Ac. Allow for both increase of actes and ot
yield only 20 per cent, upon the above product
of 1867, ?.362 127 plus 272 425 -1 634 552 bales.
The product of the Mississippi Valley, wbicb
formerly found market at New Orleans only,
is now divide!, and a considerable portion is
forwarded by overland routes to tho Northern
ports or to tho mills, taken together that
product for the year now closing, as stated in
the tables, will be about 1 150.000 bales, ?be
common and aim >at universal report from those
States now is. "our crop will be limited only by
the capacity to pies it." Last year the pick?
ing began fate, for there was no bottom crop
worth picking separately, and ceased on nianv
fields in October because the caterpillar had de?
stroyed tbe top crop. Ibis year the bottom
er ip is mace aDd iu process nt gathering, and
tho danger of any destruction of tho top crop
seems to be postponed to the advent of a
black ft oat. A guio of three weeks at ODO and
five weeks at the other end of a picking season
enlarges the lab ir power widely; and when the
larger applies to a crop opening witb uniformi?
ty in each field as contrasted with a scattered
opening, i he difference is practically fifty if not
one hundred per cent, ia the capacity of tbe
same labor, lt therefore remains to ba seen if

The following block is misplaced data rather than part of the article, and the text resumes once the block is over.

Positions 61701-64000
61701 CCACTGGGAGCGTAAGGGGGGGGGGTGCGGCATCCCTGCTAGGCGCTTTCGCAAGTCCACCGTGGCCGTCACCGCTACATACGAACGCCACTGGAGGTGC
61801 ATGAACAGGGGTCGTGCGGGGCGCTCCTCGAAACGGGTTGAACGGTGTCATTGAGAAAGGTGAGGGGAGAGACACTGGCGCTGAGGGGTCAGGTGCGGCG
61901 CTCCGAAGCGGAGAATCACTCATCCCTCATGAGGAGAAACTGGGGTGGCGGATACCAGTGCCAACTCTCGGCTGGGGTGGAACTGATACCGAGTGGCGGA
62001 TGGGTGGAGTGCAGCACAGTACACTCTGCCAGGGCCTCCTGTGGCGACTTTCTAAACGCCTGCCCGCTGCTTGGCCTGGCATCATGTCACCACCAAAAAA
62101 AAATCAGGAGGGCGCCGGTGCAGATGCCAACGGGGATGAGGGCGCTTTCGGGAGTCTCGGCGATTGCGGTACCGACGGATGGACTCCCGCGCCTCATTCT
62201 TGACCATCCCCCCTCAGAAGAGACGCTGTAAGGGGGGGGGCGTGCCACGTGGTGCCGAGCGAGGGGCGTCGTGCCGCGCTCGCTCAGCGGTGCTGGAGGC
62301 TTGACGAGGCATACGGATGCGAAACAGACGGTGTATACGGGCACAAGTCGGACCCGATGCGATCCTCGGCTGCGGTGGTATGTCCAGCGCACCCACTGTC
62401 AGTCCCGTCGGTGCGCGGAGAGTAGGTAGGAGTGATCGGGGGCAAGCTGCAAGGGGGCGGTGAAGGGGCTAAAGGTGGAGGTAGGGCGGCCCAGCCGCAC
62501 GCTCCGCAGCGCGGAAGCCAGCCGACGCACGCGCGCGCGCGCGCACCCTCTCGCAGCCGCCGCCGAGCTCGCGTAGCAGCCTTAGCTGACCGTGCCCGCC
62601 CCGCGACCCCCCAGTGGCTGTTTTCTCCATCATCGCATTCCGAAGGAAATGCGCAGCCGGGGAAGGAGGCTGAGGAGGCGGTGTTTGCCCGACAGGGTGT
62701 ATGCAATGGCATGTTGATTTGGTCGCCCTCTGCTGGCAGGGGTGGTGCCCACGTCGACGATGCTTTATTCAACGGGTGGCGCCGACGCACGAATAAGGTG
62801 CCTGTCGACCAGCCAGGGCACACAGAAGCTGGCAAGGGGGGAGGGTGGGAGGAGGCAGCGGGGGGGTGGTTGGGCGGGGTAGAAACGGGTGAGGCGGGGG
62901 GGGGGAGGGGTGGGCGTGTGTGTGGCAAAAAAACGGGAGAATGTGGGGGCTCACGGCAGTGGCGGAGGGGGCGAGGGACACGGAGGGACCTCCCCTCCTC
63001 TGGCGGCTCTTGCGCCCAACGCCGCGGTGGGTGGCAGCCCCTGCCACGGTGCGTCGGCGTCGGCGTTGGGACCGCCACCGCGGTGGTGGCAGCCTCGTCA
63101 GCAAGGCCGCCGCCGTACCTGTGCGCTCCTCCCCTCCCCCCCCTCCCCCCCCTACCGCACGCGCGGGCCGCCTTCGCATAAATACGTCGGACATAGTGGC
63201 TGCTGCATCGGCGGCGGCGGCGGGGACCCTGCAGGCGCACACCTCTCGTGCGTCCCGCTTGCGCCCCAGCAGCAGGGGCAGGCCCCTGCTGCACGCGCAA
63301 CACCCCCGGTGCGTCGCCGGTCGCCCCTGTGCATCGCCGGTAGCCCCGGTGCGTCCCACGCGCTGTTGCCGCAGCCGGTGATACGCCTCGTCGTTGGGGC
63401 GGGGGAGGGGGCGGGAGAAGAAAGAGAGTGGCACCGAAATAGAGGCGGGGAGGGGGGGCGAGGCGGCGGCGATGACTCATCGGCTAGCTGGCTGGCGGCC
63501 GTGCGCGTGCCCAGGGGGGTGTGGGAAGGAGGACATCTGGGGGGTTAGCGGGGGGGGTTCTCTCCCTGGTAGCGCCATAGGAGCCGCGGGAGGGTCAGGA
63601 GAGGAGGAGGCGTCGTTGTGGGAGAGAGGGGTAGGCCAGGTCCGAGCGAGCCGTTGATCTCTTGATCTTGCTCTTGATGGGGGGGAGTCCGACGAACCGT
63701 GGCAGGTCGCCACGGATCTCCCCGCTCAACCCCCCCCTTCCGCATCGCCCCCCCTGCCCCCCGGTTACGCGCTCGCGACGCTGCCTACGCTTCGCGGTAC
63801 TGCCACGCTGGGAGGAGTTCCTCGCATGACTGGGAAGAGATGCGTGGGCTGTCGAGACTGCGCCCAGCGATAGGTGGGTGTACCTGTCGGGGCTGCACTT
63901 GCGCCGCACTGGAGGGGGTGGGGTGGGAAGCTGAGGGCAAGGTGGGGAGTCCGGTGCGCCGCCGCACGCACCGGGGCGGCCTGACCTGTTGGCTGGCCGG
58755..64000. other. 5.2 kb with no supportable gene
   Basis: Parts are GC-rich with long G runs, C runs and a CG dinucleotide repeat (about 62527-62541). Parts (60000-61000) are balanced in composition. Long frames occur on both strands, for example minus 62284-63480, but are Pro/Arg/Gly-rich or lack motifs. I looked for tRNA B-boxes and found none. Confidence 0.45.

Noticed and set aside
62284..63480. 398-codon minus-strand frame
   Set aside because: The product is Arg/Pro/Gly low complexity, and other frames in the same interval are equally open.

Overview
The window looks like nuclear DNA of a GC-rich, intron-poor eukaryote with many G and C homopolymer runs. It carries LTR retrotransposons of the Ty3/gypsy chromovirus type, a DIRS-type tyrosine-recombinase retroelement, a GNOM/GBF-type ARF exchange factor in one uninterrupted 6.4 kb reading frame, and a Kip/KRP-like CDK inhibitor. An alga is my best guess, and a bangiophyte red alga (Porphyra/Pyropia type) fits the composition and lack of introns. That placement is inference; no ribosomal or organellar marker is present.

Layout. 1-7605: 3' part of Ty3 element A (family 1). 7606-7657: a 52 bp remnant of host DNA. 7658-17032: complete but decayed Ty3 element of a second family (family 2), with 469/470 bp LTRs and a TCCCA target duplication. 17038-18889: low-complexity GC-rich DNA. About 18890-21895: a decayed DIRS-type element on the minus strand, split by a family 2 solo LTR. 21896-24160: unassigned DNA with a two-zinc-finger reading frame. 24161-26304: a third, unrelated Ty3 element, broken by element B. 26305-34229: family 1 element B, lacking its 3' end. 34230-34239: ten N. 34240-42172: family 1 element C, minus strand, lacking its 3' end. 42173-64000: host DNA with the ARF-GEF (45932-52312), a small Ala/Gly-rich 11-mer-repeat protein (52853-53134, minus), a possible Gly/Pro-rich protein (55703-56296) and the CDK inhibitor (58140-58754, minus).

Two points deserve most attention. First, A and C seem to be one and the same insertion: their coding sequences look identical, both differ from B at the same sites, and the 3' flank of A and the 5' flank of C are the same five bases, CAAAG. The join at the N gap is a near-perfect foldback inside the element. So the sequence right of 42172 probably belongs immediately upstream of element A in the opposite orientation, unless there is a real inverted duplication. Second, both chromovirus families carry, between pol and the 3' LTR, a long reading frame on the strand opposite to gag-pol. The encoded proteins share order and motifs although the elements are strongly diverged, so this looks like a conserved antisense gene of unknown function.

the crop really is so large that under these
favorable circumstances, and the stimulus of
bigh prices, it cannot all be saved. To be
moderate, allow an increase of 25 per cent,
only, 1150.000 plus 287,503-1,437,500 bales for
tbo valley crop.
The people of Texas say their cr >p is mada,
and safe beyond the reach ol enemies. Its
measure is stated and perhaps with more
truth than in the other case, to be the limit of
the labor that can be employed to save it.
Nooe are willing to set down the receipts at
Galveston below 200 000. Dor the crop of the
State below 300,000 bales. For this hypothesis
call it for tho State $250,000 bales. To sum np
The crop of 8tatea. Virginia to
Alabama, as in 1867-68.1,362,127
Adi 20 per cent. 272,425
The Mississippi Valley crop,
Add 25 per cent. 2?7,600
Texas, estimated aa safe. 3(0.000 say 250,000
Any one who will make comparison of the
product of 1809 in eitber or tnese sections or
either State with the foregoing and a like
comparison of the acres planted and the labor
available with the attending circumstances,
then and now, a work for whioh we bave not
space, will find abundant reason to regard o be
foregoing hypothesis as very moderate in its
sugg* stions. and to takes cheerful view of j
the future of this great industry. For let the
South and all other cotton producing coun?
tries do their best, they cannot this year ex?
ceed the want of the world for consumption
and a reasonable addition to its reserve.
NEGBO JDBOES ur MISSISSIPPI_An impor?
tant point bas been settled at tbe present
term of the Circuit Court of Lowndes County,
Mississippi. We abridge from the Southern
Sentinel as follows: